Launched in October, the program funds about a dozen navigators that help Medicare and Medicaid patients find social services — including those that provide food, housing, transportation and jobs — in an effort to improve health outcomes and reduce skyrocketing medical costs, particularly in the emergency room….
Typically upon discharge, Hoover returned to the streets. But Mamae got him into a shelter and even bought him an airbed when he found out Hoover was sleeping on the floor.
“He’s gone to doctor’s appointments. When we met we had coffee together,” Hoover said. “They’re trying to turn things around where the ER isn’t a revolving door for homeless. They’re following up trying to direct them to other places.”
Since connecting with a navigator, Hoover, who moved to Hawaii from Washington state in the 1970s when he was 20 years old, was able to get Medicaid, the government health insurance program for low-income residents, and have hip surgery. He receives about $1,200 a month in Social Security….
(NOTE: He wasn’t on Medicaid so the hospital wasn’t getting paid.)
On Christmas Eve, Mamae helped him get into an emergency shelter, then a temporary boarding house in Kalihi, while working to get him into his “forever home.”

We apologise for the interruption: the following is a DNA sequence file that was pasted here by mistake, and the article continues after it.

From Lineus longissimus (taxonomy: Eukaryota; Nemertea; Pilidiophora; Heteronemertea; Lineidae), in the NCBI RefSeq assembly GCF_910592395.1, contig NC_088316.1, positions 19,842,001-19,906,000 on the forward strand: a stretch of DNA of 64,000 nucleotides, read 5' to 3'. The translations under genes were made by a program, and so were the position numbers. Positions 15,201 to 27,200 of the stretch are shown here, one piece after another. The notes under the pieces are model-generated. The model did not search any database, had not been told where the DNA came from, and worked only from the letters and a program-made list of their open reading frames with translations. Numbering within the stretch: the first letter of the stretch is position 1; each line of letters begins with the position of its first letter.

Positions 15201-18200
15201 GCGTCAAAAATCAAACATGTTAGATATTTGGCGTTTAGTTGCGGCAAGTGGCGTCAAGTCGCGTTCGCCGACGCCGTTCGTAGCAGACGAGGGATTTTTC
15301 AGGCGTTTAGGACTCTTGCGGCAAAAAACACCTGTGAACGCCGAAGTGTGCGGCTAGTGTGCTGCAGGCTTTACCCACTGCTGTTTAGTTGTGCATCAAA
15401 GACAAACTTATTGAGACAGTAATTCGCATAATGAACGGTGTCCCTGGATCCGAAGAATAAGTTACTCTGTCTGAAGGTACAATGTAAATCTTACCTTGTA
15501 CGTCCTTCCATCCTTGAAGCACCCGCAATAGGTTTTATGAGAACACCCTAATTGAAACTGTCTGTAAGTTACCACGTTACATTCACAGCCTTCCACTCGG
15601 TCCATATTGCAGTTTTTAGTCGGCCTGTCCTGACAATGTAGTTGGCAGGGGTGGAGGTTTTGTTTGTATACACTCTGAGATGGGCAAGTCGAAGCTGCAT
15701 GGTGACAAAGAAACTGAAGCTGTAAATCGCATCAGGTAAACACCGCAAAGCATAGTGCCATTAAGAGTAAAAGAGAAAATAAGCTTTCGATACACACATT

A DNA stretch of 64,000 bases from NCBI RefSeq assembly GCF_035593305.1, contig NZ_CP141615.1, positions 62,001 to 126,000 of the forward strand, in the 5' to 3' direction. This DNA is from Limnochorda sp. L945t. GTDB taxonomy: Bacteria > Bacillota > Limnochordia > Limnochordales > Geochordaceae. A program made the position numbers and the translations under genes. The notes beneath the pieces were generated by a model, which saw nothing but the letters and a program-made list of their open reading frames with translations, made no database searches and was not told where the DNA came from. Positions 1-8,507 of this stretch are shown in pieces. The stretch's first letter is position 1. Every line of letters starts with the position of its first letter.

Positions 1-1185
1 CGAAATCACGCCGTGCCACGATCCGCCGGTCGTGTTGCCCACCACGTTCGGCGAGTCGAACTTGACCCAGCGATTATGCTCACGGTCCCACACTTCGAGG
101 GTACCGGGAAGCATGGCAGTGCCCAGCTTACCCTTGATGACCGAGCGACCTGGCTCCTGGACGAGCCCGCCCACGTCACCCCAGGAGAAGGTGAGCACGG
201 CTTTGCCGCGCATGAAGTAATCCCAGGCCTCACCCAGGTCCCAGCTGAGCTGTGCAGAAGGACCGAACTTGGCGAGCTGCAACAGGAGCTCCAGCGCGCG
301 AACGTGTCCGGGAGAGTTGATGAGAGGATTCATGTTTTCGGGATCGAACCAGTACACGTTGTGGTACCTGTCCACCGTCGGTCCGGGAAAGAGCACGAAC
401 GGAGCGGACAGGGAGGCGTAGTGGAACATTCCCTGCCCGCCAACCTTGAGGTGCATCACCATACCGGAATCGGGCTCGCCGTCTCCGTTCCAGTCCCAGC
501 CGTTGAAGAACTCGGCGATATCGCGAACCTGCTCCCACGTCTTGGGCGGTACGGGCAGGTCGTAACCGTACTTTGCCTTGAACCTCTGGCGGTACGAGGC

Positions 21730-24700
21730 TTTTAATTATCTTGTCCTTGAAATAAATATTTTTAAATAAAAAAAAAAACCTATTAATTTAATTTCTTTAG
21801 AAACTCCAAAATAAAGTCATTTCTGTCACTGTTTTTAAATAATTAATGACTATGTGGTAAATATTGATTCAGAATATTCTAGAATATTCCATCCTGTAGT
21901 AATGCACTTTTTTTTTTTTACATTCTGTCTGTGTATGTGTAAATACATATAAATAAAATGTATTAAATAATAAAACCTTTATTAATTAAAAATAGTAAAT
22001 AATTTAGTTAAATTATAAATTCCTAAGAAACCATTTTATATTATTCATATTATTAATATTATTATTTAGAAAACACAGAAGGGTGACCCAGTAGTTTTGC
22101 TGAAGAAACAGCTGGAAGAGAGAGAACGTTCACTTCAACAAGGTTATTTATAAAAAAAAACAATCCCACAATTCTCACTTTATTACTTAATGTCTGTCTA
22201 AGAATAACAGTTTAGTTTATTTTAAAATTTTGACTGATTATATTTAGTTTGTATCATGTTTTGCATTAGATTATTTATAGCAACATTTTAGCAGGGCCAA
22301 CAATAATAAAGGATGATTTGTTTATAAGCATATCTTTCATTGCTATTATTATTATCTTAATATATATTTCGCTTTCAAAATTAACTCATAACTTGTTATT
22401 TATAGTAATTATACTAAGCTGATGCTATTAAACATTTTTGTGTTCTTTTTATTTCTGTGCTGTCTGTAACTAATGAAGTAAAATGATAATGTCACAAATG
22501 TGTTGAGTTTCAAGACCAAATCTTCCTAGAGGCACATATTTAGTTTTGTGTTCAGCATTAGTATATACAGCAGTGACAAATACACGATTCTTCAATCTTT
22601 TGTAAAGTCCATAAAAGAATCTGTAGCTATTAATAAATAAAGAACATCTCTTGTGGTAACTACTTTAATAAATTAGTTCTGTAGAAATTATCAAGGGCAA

“Typically when a patient gets discharged from the hospital that’s it,” Mamae said, adding that through this program he will work with Hoover until “all his needs are met and even beyond that.”
Since the program began, roughly 10,400 patients have been screened to determine if they qualify for a navigator. The goal is to reach 75,000 screenings annually. Patients who have had two or more ER visits within the last 12 months and are in need of certain social services are eligible. They do not need to be a UnitedHealthcare member.
“Before a patient becomes a ‘hyperuser’ — the ones constantly coming into the ER multiple times a month — our program sort of tries to catch them before they get to that point,” Mamae said….
Jan, 2018: $82K Per Bum: Hospitals Rake in $1.2B Treating Homeless Shelter-Refusers (by getting them on Medicaid)
read … Hospital liaison program offers help and hope for homeless
Owner Fined $124K for Building Affordable Housing ‘Monster’